These authors contributed equally to this work.
Genome-wide transcript analysis of early maize leaf development reveals gene cohorts associated with the differentiation of C4 Kranz anatomy
Article first published online: 8 JUN 2013
© 2013 The Authors The Plant Journal © 2013 John Wiley & Sons Ltd
The Plant Journal
Volume 75, Issue 4, pages 656–670, August 2013
How to Cite
Wang, P., Kelly, S., Fouracre, J. P. and Langdale, J. A. (2013), Genome-wide transcript analysis of early maize leaf development reveals gene cohorts associated with the differentiation of C4 Kranz anatomy. The Plant Journal, 75: 656–670. doi: 10.1111/tpj.12229
- Issue published online: 9 AUG 2013
- Article first published online: 8 JUN 2013
- Accepted manuscript online: 7 MAY 2013 04:45AM EST
- Manuscript Accepted: 1 MAY 2013
- Manuscript Revised: 29 APR 2013
- Manuscript Received: 26 MAR 2013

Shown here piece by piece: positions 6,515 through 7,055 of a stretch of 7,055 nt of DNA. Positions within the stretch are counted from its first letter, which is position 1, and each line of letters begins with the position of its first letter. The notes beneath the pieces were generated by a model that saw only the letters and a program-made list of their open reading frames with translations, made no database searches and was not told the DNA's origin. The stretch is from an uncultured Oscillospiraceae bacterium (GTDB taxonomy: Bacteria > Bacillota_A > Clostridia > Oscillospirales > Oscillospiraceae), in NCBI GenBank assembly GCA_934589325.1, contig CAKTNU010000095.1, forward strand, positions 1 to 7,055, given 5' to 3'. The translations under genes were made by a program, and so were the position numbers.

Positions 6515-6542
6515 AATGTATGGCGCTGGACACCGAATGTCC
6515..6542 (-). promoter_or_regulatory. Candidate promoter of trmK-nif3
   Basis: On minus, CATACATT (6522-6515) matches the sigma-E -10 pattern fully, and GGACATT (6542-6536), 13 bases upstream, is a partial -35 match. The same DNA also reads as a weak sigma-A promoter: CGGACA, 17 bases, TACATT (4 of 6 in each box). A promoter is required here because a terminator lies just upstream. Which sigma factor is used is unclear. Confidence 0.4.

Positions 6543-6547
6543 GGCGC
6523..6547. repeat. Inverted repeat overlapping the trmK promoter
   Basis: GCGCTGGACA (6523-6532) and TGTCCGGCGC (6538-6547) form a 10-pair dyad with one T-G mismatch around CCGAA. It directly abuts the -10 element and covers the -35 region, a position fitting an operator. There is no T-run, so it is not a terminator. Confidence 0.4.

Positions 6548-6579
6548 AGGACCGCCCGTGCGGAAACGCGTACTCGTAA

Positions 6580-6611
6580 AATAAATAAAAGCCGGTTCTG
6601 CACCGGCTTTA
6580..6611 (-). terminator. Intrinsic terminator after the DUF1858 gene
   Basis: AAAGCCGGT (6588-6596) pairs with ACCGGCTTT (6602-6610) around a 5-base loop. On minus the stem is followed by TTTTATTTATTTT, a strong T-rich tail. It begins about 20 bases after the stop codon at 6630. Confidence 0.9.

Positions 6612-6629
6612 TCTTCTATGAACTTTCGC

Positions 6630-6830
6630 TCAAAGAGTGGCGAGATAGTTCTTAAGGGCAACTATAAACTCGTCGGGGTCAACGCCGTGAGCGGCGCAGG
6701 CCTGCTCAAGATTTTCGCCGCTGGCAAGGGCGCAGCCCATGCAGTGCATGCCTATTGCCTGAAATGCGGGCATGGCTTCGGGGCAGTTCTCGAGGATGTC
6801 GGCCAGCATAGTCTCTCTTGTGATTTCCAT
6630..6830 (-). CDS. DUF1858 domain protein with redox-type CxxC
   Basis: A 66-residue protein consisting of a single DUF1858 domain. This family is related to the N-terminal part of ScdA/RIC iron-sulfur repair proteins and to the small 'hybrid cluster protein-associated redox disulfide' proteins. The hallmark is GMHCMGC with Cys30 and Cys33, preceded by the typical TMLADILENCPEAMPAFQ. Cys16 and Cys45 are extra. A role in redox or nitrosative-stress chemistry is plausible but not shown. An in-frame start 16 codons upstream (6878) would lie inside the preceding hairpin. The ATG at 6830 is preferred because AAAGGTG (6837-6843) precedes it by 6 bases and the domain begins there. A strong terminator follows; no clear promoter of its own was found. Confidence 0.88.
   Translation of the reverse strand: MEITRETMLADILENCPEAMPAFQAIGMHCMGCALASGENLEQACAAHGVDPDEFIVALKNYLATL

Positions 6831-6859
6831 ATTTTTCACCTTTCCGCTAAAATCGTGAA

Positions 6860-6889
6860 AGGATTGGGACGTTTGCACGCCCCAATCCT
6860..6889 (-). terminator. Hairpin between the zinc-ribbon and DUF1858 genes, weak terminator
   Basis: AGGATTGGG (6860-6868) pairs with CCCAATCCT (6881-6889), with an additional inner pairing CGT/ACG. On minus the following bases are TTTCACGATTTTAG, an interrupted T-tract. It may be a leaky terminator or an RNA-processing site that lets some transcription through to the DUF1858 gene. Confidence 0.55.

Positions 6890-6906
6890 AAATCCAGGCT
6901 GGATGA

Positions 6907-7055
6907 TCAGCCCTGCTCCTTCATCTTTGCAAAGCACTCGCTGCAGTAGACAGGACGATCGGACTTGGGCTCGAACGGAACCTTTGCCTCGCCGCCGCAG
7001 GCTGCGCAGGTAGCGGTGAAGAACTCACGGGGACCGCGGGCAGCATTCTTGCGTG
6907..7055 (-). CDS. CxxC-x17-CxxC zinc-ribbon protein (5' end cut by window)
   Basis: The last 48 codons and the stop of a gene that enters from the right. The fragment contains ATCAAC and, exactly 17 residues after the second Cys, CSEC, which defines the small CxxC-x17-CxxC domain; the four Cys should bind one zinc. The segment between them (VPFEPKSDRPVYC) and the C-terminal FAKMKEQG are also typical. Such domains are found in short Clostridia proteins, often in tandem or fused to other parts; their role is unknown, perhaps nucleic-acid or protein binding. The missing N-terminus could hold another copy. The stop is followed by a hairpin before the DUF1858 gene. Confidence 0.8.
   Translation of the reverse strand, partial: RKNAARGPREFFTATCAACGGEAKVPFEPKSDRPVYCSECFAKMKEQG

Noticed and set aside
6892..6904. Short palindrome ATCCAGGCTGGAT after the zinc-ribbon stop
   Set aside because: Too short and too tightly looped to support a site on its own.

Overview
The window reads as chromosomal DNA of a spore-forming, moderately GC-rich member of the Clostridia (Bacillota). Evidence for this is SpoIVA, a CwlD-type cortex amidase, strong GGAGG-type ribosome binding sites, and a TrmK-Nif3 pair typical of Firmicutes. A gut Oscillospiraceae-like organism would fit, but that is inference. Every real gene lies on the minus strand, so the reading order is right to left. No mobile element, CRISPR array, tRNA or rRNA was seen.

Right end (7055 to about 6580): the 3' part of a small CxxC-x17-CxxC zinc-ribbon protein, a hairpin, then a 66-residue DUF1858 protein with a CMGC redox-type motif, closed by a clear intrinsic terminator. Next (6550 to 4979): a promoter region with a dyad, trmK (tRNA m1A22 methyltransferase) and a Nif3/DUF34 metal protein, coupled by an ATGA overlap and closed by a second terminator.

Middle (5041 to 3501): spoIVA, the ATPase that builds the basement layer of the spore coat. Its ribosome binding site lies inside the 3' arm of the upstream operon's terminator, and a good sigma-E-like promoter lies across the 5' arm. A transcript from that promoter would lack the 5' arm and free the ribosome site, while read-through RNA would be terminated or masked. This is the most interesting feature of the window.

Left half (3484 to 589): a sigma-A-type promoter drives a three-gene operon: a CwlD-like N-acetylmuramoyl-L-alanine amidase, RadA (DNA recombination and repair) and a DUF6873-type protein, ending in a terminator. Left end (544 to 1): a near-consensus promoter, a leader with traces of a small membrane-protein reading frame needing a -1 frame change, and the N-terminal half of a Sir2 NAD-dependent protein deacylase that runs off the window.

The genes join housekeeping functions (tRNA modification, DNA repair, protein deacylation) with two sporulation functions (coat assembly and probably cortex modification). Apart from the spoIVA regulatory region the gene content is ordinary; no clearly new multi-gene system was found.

Photosynthesis underpins the viability of most ecosystems, with C4 plants that exhibit ‘Kranz’ anatomy being the most efficient primary producers. Kranz anatomy is characterized by closely spaced veins that are encircled by two morphologically distinct photosynthetic cell types. Although Kranz anatomy evolved multiple times, the underlying genetic mechanisms remain largely elusive, with only the maize scarecrow gene so far implicated in Kranz patterning. To provide a broader insight into the regulation of Kranz differentiation, we performed a genome-wide comparative analysis of developmental trajectories in Kranz (foliar leaf blade) and non-Kranz (husk leaf sheath) leaves of the C4 plant maize. Using profile classification of gene expression in early leaf primordia, we identified cohorts of genes associated with procambium initiation and vascular patterning. In addition, we used supervised classification criteria inferred from anatomical and developmental analyses of five developmental stages to identify candidate regulators of cell-type specification. Our analysis supports the suggestion that Kranz anatomy is patterned, at least in part, by a SCARECROW/SHORTROOT regulatory network, and suggests likely components of that network. Furthermore, the data imply a role for additional pathways in the development of Kranz leaves.